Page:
Canon Professor Richard Burridge writes:
DAVID TRENDELL was an extraordinary musician, a talented
organist, and a director able to get the best out of young singers.
He was found dead of natural causes in bed at home, at the young
age of only 50, on Tuesday of last week, after failing, unusually,
to conduct choral evensong in the Chapel of King's College,
He was internationally respected as a scholar and performer of
Renaissance church music, while his commitment to excellence in
worship has left a legacy of choral scholars and lay clerks to many
churches and cathedrals, especially in London.
David Robin Charles Trendell was born in Tavistock on 17 August
1964, but was brought up in Norfolk, where his family still live.
He was a chorister, and later an alto choral scholar, at Norwich
Cathedral, before taking an organ scholarship at Exeter College,
Oxford, in preference to a choral scholarship at King's College,
Cambridge, as being more challenging.
After being Assistant Organist at Winchester College while doing
postgraduate research on Zemlinsky, he returned to Oxford in 1989
as Organist of the University Church. He succeeded Ernie Warrell as
College Organist and Lecturer in Music at King's in 1992.
David was responsible for all the music in the beautiful chapel
at the Strand, from playing at daily morning prayer, and directing
the choir at the weekly choral evensong and college eucharist, to
large annual events. His Advent carol services were so popular
that, despite repeating it three nights running, more than 1000
tickets immediately disappeared.
The termly choir concert was always a special event, and he led
regular choir tours to France and Italy, and longer trips further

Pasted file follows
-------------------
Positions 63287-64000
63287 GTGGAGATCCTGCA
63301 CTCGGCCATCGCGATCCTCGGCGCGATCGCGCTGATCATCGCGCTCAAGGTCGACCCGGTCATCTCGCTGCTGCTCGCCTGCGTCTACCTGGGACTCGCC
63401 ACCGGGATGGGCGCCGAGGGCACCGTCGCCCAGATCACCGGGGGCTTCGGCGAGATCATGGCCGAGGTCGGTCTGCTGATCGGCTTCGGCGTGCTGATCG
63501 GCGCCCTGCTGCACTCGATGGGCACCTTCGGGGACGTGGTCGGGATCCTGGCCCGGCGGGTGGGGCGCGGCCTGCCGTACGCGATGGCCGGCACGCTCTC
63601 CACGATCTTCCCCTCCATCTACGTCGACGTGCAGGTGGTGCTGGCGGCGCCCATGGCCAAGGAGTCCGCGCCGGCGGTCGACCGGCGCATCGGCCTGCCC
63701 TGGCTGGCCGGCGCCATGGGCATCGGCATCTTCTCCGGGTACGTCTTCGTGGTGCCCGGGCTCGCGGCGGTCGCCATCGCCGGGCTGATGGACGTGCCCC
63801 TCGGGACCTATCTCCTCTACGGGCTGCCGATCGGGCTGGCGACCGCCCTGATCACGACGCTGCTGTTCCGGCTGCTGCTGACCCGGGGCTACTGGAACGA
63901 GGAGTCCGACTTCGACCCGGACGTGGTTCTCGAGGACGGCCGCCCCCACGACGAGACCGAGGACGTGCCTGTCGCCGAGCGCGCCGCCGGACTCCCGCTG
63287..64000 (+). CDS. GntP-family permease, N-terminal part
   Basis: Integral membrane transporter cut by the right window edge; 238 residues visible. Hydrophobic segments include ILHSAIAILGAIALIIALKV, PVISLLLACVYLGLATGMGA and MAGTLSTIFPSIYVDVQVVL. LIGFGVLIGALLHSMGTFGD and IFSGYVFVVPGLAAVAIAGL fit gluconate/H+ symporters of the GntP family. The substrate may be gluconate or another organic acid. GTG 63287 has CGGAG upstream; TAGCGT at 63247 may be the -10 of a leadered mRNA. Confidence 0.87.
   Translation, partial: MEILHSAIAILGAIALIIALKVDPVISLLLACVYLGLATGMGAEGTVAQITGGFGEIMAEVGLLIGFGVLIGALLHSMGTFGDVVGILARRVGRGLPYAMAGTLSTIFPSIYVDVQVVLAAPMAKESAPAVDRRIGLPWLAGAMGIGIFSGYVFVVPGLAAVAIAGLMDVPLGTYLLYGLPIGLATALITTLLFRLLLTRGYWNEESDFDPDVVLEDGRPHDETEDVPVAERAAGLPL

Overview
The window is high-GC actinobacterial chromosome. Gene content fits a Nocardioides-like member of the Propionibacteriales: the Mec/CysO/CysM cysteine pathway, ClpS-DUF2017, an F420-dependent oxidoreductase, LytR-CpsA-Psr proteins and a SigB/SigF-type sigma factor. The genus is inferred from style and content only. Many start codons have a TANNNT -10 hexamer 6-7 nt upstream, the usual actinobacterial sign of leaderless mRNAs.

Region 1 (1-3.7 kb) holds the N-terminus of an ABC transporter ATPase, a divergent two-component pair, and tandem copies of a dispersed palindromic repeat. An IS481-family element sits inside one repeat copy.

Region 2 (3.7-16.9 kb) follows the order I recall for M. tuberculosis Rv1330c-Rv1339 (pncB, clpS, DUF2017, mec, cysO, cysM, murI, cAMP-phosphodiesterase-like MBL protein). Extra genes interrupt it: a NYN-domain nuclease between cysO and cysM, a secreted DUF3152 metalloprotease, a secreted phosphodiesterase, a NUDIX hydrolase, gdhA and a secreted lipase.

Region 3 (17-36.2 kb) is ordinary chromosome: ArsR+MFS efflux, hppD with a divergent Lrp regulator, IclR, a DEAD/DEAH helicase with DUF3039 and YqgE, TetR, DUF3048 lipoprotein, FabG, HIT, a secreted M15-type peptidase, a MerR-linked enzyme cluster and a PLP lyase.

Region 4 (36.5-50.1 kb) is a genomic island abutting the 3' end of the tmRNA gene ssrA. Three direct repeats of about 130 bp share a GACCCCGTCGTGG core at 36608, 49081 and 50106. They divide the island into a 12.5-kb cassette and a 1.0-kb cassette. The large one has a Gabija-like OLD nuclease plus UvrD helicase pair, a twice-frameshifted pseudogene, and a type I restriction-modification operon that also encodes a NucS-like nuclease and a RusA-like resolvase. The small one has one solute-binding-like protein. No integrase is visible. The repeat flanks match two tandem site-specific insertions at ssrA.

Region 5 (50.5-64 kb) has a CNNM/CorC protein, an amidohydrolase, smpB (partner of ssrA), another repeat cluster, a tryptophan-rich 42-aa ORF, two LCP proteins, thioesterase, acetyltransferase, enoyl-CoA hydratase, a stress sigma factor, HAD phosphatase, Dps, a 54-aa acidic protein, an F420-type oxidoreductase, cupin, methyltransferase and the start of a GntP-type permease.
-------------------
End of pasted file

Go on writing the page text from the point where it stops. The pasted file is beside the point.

afield, including American tours, and recent concerts in Hong
Over 22 years, David led the College Chapel Choir to
international recognition, reflected in a series of warmly reviewed
CDs celebrating music from the English and Spanish Renaissance,
which he particularly loved, as well as Allegri, Rogier, Rodion
Shchedrin, Richard Strauss, and most recently Desenclos and
David's performances were unique in their passionate response to
Renaissance polyphony, unbound from the pieties of the English
choral tradition and yet never less than perfectly shaped. He had a
particular gift for his own distinctively pure sound, which was
often noted in reviews. That he managing to get generations of
undergraduates to pass it on from year to year is a tribute to his
skill as a conductor and director.
David was fascinated by William Byrd, whose music for recusant
Catholics in Elizabethan England comprised his final concert,
accompanied by careful explanation drawing on his own research into
a difficult period for both Church and nation.
Beyond King's, David was also committed to the Church and the
wider world. He had been Director of Music at St Mary's, Bourne
Street, since 2008, and before that at the Priory Church of St
Bartholomew the Great, playing a central part in church music
across London, earning himself many friends and admirers. He had
also been Director of the Edington Festival. He lectured regularly
at the International William Byrd Festival in Portland, Oregon, led
choral workshops in Houston, and was highly respected as a record
David's deep faith and commitment to the Church of England was
one of the uncharacteristically quieter parts of his life.
Socially, he was renowned as a bon viveur and wonderful raconteur
of delicious stories, often over drinks with his students and
colleagues after a special service or concert. David was an
enthusiastic member of the Athenaeum, where he had dinner with
friends on Monday evening, only hours after conducting a rehearsal
of the chapel choir. It is typical that his last act should have
reflected his lifelong desire to pass on his musical ability to
Students, friends, and colleagues alike will remember him with
the greatest affection, saddened only that he has been taken from
us too early. His funeral will take place next week in the college
chapel, followed by a memorial service during 2015.
Canon Burridge is the Dean of King's College,